Lonny Price will direct the Aug. 13-15, 2010, concerts, which will boast LuPone as the sharp-shootin' Annie Oakley and Mitchell as Frank Butler.
The artists will be backed by the Chicago Symphony Orchestra, which will be conducted by Paul Gemignani.
Additional casting will be announced at a later time.
LuPone's last musical theatre outing at Ravinia was Rose in Gypsy, a role she later repeated on Broadway to Tony-winnning effect. LuPone previously played the role of Oakley in a one-night-only benefit concert at Lincoln Center Theater's Vivian Beaumont.
The upcoming concerts will celebrate the 150th birthday of Annie Oakley. For her performance as Rose in the recent revival of Gypsy at the St. James Theatre, Patti LuPone won the Tony Award, the Drama Desk Award, the Outer Critics Circle Award and the Drama League's Distinguished Performance Award. A Tony Award winner for her work in Evita, LuPone also earned an Olivier Award for her performances in the West End productions of Les Misérables and The Cradle Will Rock. Her other theatrical credits include Sunset Boulevard, Anything Goes, Oliver!, Working, The Old Neighborhood, Master Class and Pal Joey. LuPone also headlined two solo Broadway concerts, Patti LuPone On Broadway and Matters of the Heart, and received glowing notices for her performance as Mrs. Lovett in the Lincoln Center concert version of Stephen Sondheim's Sweeney Todd and a Tony nomination for her performance in the recent revival of that Sondheim work. She was seen in the Kennedy Center's staging of Marc Blitzstein's Regina and joined Audra McDonald for Los Angeles Opera's production of Kurt Weill and Bertolt Brecht's Rise and Fall of the City of Mahagonny. She was also seen as Rose in a Ravinia Festival concert run of Gypsy. Her screen and recording credits are numerous.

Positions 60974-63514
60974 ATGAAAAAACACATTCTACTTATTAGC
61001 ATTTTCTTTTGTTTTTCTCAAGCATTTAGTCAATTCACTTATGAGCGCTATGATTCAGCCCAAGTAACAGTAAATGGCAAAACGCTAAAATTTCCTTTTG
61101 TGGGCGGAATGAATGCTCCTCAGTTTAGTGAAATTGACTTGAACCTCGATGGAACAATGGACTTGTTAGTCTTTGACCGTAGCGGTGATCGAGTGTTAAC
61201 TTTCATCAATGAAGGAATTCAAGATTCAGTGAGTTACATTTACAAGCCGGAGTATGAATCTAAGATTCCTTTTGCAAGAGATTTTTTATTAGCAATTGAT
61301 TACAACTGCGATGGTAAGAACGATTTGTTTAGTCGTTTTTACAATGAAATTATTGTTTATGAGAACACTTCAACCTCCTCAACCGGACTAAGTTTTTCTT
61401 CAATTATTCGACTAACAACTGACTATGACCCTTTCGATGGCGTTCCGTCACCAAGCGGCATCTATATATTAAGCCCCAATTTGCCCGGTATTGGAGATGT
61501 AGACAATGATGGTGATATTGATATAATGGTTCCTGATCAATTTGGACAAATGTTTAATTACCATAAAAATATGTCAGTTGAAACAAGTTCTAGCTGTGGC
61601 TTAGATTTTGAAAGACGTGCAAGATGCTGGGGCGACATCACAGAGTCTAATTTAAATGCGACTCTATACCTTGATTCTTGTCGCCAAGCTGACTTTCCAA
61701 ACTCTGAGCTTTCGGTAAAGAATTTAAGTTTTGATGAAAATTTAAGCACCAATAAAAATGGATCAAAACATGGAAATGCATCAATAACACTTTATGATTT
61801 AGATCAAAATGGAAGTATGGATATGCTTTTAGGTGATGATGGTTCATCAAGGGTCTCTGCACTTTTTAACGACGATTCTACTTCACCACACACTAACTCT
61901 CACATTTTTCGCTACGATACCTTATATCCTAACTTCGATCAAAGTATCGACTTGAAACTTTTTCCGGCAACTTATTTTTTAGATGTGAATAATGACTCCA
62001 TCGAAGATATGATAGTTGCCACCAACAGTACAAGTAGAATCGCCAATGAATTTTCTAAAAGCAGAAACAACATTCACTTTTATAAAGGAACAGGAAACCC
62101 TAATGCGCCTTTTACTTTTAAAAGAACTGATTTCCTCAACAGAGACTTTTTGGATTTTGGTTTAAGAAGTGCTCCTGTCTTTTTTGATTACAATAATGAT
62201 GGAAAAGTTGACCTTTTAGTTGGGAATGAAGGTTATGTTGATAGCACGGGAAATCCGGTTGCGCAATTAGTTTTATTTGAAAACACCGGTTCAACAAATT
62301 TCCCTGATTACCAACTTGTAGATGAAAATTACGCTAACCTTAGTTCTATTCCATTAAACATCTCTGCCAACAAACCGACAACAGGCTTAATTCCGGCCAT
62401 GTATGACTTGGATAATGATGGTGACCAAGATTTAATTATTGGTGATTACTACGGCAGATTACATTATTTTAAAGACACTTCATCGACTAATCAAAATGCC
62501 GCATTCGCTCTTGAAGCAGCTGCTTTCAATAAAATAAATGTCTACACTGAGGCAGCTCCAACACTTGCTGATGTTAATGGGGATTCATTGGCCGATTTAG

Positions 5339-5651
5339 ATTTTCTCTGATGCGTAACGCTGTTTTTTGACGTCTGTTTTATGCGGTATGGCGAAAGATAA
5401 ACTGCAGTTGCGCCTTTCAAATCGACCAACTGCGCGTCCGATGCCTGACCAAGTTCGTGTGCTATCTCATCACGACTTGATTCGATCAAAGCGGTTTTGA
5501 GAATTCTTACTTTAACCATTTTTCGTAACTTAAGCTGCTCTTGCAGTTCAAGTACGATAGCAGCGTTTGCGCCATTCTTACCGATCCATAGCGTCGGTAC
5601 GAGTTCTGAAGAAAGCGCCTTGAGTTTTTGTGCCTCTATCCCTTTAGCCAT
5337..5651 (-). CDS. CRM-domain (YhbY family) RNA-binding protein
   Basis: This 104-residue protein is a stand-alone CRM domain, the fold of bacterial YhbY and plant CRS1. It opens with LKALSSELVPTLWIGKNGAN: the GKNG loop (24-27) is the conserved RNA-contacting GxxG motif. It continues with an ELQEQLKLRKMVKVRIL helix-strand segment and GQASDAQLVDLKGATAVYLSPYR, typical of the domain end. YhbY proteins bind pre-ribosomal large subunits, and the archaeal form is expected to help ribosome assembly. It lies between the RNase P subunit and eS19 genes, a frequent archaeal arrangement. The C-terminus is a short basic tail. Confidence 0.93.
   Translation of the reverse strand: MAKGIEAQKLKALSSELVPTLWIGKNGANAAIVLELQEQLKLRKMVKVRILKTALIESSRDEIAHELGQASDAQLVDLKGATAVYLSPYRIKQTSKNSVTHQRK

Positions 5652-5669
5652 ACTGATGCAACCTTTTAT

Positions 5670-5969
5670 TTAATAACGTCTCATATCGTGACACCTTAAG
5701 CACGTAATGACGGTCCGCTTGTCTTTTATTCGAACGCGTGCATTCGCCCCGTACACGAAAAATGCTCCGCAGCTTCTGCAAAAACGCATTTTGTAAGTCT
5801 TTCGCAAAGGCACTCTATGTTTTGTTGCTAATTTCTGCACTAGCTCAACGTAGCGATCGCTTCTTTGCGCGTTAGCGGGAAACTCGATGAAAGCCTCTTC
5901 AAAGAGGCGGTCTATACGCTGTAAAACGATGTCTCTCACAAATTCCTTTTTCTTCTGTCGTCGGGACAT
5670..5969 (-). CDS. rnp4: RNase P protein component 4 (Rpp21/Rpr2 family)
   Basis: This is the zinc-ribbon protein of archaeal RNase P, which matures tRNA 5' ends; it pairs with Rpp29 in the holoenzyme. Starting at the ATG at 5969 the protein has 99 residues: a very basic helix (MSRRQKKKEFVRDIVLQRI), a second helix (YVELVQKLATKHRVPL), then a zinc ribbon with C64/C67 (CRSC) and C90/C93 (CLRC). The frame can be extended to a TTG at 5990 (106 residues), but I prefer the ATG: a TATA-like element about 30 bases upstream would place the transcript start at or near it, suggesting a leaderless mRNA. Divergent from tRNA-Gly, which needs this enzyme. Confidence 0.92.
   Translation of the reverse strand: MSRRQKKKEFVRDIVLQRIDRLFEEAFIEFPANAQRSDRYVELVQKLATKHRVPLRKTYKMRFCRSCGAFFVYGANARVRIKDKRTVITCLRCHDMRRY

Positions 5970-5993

Brian Stokes Mitchell, recently seen in Guys and Dolls in Concert at the Hollywood Bowl, earned a Tony nomination for his performance in the title role of Man of La Mancha. He won the 2000 Tony, Outer Critics Circle and Drama Desk awards for his performance as Fred Graham/Petruchio in Kiss Me, Kate, and his other Broadway credits include lead roles in King Hedley II; Ragtime; Kiss of the Spider Woman; Jelly's Last Jam; Oh, Kay!; Mail; and the City Center Encores! mountings of Kismet, Do Re Mi and Carnival. Television audiences will be familiar with Mitchell's work from his roles on "Trapper John, M.D.," "Roots" and "Frasier." Mitchell was elected the 12th president of the Actors' Fund of America, and he has performed in concert halls and cabarets around the country. His Playbill Records CD is entitled "Brian Stokes Mitchell."
The original production of Annie Get Your Gun — featuring a score by Irving Berlin and a book by Herbert and Dorothy Fields — opened at the Imperial Theatre in May 1946, playing 1,147 performances before closing Feb. 12, 1949. Ethel Merman and Ray Middleton starred. The most recent Broadway production — March 1999-Sept. 2001 — cast Bernadette Peters as Annie Oakley. Peters won her second Tony Award for her performance opposite Tom Wopat's Frank Butler. The Berlin score features such classic tunes as "There's No Business Like Show Business," "They Say It's Wonderful," "You Can't Get a Man with a Gun" and "I Got Lost in His Arms."
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